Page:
APIA, Samoa (May 17, 2011) - You have to hand it to these Tongans; they really know how to get their man.

No pussyfooting, no big war speeches just go over and pick up their kin from the jaws of a demented military dictator and his complicit court. None of this sovereignty and territorial waters rubbish.

It’s a throwback to 19th century at the height of Tongan imperialism in that part of the region. The fact that they can still do it so nonchalantly whilst maintaining their snobbish aristocratic demeanor makes it all the more enthralling. And the regime in Fiji had it coming.

It was only a matter of time before the region got involved with its politics.

Despite a tsunami of criticism from around the region, Commodore Frank Bainimarama five years ago went ahead and took over the reins of government by force – disbanding Parliament and the Great Council of Chiefs - deposing of elected Prime Minister Laisenia Qarase.

When the Supreme Court ruled that the coup was illegal and unconstitutional – as they all are – the Commordore then – with the advice of his lackey Attorney General (many believe is the real brains behind this regime) – got late President Ratu Iloilo– an ailing old man – to abrogate the constitution, disband the judiciary and appoint the Commodore as interim prime minister.

Since, Fiji has been ruled by a series of decrees – Bainimarma again with the advice of his AG – felt fit to maintain his military rule.

The military is being kept in line by paying soldiers good coin and sending suspected critics of the regime to Fiji’s compromised judiciary on – what is largely seen – as trumped up dissident charges. But perhaps the pair have overplayed their hand this time.

The sidelining of Colonel Tevita Uluilakepa Mara – better known as Roko Ului - youngest son of Fiji’s first Prime Minister, the late Ratu Sir Makamesese Mara – is proving their biggest mistake.

Not a brilliant man, Mara was stood down from his post – and since last week – been charged with inciting mutiny in the barracks.

The Maras are not only prominent in Fiji but are – in their own right – Tongan aristocrats.

It goes back to the 18th century when Henry Ma’afu – a Tongan prince – conquered the Lau group. He offered it to the King of Tonga who – for whatever reason – rejected it.

So the group was reigned over by the Tui Lau – a Tongan royal – and the Tui Nayau – of Fijian and Tongan royalty.

The late Ratu Mara – who held both titles – was close to the Tongan royal family, particularly the late King Taufa’ahau Tupou IV.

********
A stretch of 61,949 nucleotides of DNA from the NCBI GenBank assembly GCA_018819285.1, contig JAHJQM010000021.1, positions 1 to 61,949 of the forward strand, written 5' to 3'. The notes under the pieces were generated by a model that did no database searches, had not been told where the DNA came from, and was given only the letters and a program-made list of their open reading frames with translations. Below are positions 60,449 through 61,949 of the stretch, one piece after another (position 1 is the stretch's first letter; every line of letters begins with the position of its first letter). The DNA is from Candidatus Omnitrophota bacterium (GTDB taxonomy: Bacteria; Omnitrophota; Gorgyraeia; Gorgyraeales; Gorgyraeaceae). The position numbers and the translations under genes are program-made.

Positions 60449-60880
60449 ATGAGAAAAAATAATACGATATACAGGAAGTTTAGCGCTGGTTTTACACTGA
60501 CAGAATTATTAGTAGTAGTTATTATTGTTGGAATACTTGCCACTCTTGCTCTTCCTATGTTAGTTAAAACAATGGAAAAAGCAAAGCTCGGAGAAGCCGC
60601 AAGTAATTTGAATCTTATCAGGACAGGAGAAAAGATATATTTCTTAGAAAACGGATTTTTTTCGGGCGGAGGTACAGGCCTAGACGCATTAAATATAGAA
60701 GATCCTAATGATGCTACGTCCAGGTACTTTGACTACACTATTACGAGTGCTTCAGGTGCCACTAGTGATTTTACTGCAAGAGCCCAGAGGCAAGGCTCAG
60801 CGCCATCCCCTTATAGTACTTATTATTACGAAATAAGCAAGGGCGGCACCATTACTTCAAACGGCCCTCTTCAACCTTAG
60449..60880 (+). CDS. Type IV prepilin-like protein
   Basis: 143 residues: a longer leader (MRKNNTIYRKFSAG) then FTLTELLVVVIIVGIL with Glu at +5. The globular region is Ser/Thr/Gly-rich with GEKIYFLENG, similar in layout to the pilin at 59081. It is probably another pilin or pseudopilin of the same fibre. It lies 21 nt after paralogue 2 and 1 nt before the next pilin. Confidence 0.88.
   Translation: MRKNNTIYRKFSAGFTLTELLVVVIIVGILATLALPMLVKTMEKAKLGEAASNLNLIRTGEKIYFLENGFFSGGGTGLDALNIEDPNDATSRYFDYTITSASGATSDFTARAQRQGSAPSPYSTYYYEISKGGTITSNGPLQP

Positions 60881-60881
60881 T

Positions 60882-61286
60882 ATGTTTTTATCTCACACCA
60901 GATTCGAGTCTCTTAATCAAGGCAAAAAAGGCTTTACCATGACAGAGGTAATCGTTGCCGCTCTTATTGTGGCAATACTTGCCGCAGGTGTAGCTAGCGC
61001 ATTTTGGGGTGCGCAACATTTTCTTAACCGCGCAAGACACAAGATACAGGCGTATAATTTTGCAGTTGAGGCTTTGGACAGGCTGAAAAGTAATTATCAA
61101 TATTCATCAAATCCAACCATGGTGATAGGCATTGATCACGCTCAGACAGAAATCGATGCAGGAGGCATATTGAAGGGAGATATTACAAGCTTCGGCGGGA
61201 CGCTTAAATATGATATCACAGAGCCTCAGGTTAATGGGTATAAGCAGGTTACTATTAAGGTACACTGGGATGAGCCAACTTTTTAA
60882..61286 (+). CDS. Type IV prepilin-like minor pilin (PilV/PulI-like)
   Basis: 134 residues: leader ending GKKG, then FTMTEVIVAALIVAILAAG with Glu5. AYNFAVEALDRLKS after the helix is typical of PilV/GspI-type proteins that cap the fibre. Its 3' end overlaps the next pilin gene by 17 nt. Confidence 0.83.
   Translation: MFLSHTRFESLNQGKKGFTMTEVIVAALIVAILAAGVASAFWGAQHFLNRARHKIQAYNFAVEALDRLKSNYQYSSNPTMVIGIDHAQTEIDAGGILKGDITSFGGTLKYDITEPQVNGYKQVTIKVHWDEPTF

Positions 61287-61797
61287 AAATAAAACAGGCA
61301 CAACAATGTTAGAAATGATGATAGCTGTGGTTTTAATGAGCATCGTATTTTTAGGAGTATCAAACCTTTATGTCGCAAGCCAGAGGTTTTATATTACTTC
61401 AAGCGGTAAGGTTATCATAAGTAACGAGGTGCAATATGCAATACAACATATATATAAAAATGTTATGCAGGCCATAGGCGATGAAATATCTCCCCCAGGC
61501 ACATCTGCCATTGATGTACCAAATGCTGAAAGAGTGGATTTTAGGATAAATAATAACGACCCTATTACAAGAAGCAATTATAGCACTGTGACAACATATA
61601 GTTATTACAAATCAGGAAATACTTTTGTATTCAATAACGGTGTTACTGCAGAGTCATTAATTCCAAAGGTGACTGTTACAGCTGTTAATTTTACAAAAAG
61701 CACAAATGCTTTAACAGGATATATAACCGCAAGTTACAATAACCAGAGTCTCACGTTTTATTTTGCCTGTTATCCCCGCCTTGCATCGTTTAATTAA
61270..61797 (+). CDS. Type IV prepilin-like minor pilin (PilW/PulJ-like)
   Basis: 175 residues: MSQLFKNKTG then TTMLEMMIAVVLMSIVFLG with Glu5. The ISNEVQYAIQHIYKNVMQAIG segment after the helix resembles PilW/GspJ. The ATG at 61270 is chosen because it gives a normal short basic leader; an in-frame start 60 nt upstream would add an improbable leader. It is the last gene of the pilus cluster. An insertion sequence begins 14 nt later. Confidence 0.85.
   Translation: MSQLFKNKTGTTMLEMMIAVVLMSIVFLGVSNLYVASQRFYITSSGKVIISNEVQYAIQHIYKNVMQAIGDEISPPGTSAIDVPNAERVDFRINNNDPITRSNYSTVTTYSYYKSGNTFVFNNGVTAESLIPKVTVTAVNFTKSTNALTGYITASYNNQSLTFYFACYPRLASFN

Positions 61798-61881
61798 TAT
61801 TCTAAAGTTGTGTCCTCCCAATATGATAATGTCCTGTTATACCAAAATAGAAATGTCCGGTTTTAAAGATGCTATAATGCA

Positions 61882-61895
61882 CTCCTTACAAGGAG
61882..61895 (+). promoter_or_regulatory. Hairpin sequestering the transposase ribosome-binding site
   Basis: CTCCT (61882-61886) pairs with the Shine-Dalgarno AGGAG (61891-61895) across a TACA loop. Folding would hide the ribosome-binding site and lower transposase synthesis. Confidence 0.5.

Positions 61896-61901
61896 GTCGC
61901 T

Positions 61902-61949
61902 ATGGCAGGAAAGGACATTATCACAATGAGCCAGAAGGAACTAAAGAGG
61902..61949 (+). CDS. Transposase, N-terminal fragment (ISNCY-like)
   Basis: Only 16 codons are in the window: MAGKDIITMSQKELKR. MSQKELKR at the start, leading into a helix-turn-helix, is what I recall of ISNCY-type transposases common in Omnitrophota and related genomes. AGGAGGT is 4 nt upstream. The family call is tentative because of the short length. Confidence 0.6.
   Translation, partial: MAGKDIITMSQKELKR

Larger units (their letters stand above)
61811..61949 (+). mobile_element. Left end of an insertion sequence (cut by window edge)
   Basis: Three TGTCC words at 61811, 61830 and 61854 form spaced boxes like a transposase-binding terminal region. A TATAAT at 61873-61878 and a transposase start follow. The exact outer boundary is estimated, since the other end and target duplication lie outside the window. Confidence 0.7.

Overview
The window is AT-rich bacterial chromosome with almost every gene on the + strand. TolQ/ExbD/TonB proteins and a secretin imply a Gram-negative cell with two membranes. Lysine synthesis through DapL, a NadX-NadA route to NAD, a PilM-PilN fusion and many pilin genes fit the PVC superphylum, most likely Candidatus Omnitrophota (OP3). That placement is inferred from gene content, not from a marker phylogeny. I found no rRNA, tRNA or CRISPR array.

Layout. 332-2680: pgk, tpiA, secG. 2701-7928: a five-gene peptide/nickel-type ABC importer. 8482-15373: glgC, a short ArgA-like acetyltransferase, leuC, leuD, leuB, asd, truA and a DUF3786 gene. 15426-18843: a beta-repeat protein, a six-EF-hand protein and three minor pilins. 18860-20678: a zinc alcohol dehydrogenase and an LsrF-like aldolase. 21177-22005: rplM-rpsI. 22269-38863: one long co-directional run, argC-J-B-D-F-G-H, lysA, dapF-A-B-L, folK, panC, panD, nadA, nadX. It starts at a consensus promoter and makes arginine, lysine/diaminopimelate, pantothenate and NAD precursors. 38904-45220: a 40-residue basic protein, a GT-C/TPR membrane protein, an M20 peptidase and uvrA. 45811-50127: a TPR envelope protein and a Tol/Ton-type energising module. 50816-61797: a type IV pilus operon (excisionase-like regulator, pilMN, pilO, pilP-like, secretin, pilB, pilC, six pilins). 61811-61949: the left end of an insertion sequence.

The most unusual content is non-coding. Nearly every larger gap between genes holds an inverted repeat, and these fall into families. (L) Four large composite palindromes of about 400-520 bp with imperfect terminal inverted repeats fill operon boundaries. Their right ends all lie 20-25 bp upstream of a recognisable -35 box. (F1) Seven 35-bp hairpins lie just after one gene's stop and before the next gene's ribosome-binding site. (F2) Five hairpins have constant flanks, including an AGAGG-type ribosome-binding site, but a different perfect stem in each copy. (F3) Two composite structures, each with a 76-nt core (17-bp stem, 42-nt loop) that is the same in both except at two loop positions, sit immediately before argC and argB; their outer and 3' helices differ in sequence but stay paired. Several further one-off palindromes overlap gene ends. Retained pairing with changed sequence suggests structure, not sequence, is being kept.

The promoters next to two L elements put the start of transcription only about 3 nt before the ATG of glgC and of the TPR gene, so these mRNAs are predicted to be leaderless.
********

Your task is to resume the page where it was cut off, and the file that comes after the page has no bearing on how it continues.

It is understood the younger Mara had secretly requested the Tongan royal family for help last week and – through Tongan operatives in Suva – a royal naval boat – under the guise of attending to a distress signal – picked him off Ono-i-Lau Island – the most westerly of the Fijian islands and closest to Tongan territory. Now safely in Nuku΄alofa, the King has issued a protectorate over him.

And the Commodore is furious. He has demanded Mara be handed back to Suva and extradition papers have been forwarded to Nuku΄alofa.

Tongan Prime Minister Lord Tu’ivakano, in response, was much more calm and diplomatic. Assuring the extradition request will be impartially viewed by the Tongan courts. The big question then being, will the Tongans hand over the younger Mara?

Frankly, we don’t think so. Not only is the younger Mara of Tongan blue blood but, hand him over to who and to what?

A coup-installed military regime with a history of abuse, torture and murder? A kangaroo court that is only there to expedite the commodore’s bidding?

The extradition hearing will also be of interest to many. It will be the first time the legitimacy of the regime in Suva will be adjudicated in a foreign court.

Is the commodore willing to go ahead with that sort of independent scrutiny? As this article goes to print, our sources in Nuku΄alofa reports no adjudication papers from Suva have been received by the courts there.

Is Bainimarama now having second thoughts?

Furthermore, despite the independence of the courts in Tonga, its extradition treaty with Fiji and the recent political reforms there, King George Tupou V still has executive authority.

He has the last say if his kinsman is to be returned to Suva.

And the way things look at the moment, the commodore will have better luck at moving a mountain than getting the King to move on any extradition orders.

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